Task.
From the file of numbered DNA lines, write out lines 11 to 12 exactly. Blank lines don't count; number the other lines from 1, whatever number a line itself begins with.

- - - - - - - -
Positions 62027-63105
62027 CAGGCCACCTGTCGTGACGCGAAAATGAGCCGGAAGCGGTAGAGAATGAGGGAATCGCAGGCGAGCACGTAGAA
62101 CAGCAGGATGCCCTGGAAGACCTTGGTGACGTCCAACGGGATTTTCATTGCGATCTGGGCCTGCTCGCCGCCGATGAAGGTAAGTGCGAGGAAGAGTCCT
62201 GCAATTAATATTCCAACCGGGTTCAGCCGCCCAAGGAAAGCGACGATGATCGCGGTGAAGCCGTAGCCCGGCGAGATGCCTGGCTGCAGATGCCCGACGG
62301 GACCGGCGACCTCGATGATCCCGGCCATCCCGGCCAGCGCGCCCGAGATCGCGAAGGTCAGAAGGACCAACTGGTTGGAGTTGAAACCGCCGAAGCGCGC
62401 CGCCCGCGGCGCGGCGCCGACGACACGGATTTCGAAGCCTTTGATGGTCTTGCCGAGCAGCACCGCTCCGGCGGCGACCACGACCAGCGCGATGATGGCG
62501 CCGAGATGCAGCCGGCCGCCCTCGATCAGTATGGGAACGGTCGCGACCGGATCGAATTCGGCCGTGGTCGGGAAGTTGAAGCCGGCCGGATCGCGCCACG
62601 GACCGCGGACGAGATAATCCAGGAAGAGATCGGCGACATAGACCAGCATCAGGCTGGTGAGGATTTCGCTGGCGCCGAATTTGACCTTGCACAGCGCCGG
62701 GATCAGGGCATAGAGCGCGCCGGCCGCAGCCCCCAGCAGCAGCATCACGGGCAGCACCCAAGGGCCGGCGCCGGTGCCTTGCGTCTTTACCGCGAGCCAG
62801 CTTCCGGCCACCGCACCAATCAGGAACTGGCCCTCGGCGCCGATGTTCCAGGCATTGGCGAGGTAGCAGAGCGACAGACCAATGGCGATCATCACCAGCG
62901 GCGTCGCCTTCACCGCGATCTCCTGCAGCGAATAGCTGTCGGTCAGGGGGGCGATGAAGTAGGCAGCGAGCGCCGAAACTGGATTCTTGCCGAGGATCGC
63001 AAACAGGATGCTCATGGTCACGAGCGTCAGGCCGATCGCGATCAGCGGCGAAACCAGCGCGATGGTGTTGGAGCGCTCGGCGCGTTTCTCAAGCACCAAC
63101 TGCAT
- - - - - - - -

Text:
62901 GCGTCGCCTTCACCGCGATCTCCTGCAGCGAATAGCTGTCGGTCAGGGGGGCGATGAAGTAGGCAGCGAGCGCCGAAACTGGATTCTTGCCGAGGATCGC
63001 AAACAGGATGCTCATGGTCACGAGCGTCAGGCCGATCGCGATCAGCGGCGAAACCAGCGCGATGGTGTTGGAGCGCTCGGCGCGTTTCTCAAGCACCAAC